The weather forecast for the first week of September seems to be a north, south split with more unsettled wet & windy conditions in the north & west & temperatures with the south & east enjoying drier conditions with some warm spells. This is forecast to be followed by more settled, warmer & drier weather with occasional wet & windy weather in the north & west towards the middle of the month. So, as usual it is a case of 'making hay whilst the sun shines', getting out into the garden when you can & using rainy days to plan your planting for next year.
You might still be enjoying your hanging baskets & containers if you kept up on the watering & feeding but the hot summer may mean they are starting to look a little jaded & some pots of chrysanthemums or other autumn flowers will lift your displays. Rather than losing the last flowers it is worth investing in some more pots enabling you to plant up your spring bulbs & displays whilst still having plenty of colour on the patio. It is also well worth a visit to the garden centre or a visit to a local open garden to give you some ideas on what is flowering at this time of year & what could be used to brighten up a dull spot in the garden.
Grow Your Own
- Remove spent raspberry canes from summer-fruiting varieties and tie in the strong new growths. Pick autumn-fruiting varieties to keep them cropping.
- Pot up some mint & parsley for the kitchen windowsill.
- Garlic bulbs can start to be planted from the end of this month for harvesting next year.
- Take hardwood cuttings from currants & gooseberries if you want to increase your stocks.
- You can continue to crop Runner & French beans if you give them some food & water to keep them going.
- Lift & dry any onions that are still in the ground & store them in a cool, dry, frost free area.
- If you are going to store your pumpkins, marrows or squashes, leave them on the plant to mature for as long as possible before risk of frost. If you place them in a sunny place it will help to ripen them too.
- Give grape bunches sun - Ensure that bunches of grapes get enough sun to ripen. Remove some foliage from above them. Prune long tendrils back to a couple of ‘buds'. But stay at least ten centimetres away from bunches of grapes, since pruned stems can easily dry out that far back.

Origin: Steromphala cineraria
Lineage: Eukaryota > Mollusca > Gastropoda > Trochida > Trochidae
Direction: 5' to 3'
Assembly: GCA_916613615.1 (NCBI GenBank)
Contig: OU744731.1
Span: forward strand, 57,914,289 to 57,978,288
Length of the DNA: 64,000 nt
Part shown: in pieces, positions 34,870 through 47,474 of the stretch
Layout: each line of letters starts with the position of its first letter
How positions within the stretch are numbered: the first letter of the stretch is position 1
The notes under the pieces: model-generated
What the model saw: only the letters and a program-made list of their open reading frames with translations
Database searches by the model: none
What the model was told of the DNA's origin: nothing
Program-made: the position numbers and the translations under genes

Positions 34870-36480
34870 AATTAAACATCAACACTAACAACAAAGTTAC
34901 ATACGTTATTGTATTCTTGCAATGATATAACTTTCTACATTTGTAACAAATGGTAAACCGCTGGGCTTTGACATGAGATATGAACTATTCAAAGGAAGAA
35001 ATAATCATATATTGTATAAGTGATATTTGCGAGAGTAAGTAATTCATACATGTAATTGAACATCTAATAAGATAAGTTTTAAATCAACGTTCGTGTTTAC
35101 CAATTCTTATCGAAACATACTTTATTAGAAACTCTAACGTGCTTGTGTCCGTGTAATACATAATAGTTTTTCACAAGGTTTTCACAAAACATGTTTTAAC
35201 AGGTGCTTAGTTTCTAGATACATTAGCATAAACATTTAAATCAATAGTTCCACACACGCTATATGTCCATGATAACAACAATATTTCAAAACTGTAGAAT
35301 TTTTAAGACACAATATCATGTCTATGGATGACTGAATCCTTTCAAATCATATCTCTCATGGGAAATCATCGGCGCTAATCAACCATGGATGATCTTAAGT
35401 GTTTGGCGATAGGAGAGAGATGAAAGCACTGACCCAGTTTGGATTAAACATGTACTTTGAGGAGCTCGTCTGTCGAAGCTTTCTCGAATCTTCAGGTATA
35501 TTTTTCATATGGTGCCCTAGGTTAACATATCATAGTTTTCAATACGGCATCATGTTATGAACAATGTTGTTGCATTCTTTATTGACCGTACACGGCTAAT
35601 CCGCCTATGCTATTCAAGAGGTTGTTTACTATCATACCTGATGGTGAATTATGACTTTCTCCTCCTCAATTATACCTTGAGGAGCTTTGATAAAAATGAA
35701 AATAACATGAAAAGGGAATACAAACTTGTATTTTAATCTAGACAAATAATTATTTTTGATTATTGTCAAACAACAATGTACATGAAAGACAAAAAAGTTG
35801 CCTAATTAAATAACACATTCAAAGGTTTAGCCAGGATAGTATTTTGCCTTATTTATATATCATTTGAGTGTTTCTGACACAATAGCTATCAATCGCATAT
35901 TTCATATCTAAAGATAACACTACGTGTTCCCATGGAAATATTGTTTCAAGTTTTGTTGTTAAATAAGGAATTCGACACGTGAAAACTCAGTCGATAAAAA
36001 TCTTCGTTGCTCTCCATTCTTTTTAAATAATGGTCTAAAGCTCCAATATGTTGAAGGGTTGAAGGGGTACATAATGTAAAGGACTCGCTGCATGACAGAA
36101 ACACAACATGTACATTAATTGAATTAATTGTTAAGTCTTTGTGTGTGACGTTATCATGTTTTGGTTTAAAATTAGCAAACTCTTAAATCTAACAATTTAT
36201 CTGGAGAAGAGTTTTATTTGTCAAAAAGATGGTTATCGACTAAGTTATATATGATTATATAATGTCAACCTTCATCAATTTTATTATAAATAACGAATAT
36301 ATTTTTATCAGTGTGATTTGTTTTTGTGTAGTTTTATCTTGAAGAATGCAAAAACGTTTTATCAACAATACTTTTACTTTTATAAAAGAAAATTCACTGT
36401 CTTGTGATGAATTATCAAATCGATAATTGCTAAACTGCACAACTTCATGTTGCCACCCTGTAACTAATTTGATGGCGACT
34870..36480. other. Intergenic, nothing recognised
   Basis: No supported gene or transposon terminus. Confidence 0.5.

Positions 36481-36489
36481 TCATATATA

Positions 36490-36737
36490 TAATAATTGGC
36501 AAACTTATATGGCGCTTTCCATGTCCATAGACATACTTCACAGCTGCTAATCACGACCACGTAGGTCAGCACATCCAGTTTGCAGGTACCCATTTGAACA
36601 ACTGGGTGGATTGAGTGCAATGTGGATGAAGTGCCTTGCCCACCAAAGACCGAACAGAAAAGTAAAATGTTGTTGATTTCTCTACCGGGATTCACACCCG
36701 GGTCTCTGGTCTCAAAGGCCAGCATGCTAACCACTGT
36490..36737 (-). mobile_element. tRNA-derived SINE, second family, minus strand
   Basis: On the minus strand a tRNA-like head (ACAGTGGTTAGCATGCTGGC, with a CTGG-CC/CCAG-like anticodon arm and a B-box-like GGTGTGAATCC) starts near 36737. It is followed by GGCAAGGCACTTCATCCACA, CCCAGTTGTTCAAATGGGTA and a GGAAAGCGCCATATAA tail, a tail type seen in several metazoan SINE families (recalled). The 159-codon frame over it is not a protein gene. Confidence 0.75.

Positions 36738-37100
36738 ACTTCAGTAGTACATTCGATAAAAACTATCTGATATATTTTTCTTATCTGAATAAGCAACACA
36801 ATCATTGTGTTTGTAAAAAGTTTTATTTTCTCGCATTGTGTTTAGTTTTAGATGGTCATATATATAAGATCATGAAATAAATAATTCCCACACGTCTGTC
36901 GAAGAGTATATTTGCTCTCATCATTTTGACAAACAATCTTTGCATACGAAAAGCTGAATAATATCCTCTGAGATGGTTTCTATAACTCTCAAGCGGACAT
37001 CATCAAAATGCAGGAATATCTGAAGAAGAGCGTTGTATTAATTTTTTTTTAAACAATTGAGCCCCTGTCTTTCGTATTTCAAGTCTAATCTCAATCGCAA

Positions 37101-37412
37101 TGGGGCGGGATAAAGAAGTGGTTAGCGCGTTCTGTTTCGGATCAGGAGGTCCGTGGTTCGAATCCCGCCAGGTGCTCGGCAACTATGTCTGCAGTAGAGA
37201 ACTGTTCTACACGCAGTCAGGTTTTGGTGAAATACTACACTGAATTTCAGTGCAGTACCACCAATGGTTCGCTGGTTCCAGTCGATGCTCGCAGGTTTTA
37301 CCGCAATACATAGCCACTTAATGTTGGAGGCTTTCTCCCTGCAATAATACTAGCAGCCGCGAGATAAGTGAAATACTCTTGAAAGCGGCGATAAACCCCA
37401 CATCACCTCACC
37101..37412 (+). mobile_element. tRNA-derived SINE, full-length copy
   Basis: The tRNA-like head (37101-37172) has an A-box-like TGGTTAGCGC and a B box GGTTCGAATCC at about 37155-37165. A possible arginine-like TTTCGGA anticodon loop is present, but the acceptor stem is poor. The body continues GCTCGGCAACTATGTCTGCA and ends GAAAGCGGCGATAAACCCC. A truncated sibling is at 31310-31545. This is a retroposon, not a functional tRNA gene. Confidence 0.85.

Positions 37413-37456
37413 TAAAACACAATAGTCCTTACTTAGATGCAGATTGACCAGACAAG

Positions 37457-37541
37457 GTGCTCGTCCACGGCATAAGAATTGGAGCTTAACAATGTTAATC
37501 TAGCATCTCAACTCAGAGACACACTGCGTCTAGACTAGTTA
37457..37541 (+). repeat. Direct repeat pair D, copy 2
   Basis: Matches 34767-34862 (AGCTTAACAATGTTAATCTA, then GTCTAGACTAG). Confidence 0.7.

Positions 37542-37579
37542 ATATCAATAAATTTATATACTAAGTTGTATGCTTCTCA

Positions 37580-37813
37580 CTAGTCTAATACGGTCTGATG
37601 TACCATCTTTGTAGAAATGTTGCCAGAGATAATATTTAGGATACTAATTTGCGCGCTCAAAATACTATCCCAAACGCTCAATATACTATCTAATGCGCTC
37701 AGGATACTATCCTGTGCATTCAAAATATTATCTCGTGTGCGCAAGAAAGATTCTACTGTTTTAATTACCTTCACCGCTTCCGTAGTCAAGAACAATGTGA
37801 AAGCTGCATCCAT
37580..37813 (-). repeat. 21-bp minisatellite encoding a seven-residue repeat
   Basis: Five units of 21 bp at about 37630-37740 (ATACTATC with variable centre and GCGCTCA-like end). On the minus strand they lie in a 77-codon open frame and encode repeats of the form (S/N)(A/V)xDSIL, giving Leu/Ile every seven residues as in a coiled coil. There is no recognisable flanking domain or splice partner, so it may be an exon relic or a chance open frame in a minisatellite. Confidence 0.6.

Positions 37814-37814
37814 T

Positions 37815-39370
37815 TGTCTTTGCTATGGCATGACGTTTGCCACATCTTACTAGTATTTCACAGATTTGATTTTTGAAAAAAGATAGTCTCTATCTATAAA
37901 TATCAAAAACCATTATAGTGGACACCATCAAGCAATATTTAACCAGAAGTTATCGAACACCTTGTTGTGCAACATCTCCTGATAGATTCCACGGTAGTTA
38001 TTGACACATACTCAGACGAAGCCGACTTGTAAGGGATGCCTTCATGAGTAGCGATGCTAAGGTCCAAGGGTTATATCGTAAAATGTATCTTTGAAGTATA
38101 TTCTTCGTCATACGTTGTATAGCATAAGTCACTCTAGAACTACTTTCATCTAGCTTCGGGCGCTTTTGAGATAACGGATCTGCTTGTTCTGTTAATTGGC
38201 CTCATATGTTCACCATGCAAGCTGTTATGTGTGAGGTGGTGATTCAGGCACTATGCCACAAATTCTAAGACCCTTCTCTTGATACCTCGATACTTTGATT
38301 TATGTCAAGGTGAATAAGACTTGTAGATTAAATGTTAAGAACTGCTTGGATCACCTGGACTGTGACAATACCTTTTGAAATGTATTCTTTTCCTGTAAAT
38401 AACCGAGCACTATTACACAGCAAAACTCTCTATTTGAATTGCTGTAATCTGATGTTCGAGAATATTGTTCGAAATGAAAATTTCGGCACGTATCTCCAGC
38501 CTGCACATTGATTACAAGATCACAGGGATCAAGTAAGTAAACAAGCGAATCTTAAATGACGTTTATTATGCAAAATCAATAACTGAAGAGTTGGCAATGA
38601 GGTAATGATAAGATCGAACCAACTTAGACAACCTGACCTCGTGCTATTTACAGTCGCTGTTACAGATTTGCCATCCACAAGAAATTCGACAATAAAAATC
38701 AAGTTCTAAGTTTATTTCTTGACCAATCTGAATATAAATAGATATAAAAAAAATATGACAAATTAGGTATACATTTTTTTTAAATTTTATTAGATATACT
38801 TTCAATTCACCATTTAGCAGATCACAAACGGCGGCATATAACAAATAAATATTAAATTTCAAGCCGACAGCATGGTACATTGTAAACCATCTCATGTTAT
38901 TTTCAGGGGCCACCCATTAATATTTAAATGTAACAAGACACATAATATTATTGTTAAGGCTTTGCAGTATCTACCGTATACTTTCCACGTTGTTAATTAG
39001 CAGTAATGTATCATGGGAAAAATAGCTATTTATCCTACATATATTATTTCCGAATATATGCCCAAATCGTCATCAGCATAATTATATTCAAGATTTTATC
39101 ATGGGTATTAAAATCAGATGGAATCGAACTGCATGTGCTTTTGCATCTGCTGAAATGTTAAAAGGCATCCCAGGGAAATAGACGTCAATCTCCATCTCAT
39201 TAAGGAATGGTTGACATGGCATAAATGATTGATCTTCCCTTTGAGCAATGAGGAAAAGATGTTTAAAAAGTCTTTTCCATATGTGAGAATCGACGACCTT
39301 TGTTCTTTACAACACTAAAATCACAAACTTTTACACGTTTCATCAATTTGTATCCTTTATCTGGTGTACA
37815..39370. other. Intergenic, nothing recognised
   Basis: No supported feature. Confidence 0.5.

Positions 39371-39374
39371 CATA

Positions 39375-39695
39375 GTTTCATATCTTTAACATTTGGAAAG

- Sow winter lettuce direct into the ground or in modules for planting out in a few weeks.
- Sow Oriental greens and spinach.
- Onion sets & spring cabbage to be overwintered can be planted now.
- Strawberry plants can still be established before winter arrives.
- Keep picking crops of courgettes, runner beans, French beans, and start to pick sweetcorn (ripe kernels contain milky liquid, not clear).
- Ripen remaining tomatoes indoors from the end of the month.
- Time to harvest maincrop potatoes which can then be stored in a dry place in the dark.
- Put greasebands on fruit trees.
Planting & Sowing
- Collect seeds from perennials & hardy annuals & sow - such as Nigella (Love in the mist), Calendula (marigolds) and Limanthes (poached egg plant) for flowering next year plus spring flowering biennials such as Papaver nudicaule (Iceland poppies) & Digitalis (foxgloves).
- Plant perennials now for instant autumn colour - It is the ideal time of year as the soil is still warm and rain should help the plants to establish before winter sets in. If you plant perennials now (pot-grown perennials can be planted all year round) you need to know how they are going to develop in order to plant them the right distance apart. Soil, position, moisture and sun all have a big impact. A rule of thumb:
- Plant low perennials approx 20 to 25 centimetres apart. (Approx 11 plants per m2 is the spacing often used for that group).
- Plant medium-sized plants approx 35 to 40 cm apart.
- For tall varieties it mainly depends on the habit. If they extend widely or produce a lot of overhanging foliage, then its best to give them at least a square metre each.
- Take cuttings of your favourite tender perennials to overwinter under cover e.g. fuchsias & pelargoniums.
- Buy and plant spring-flowering bulbs such as narcissi, anemones and crocus; tulips can be planted now too but are better left a bit longer but planted before December.
- Buy cyclamen as plants and establish in groups; corms can be less successful as they have sometimes dried out too much.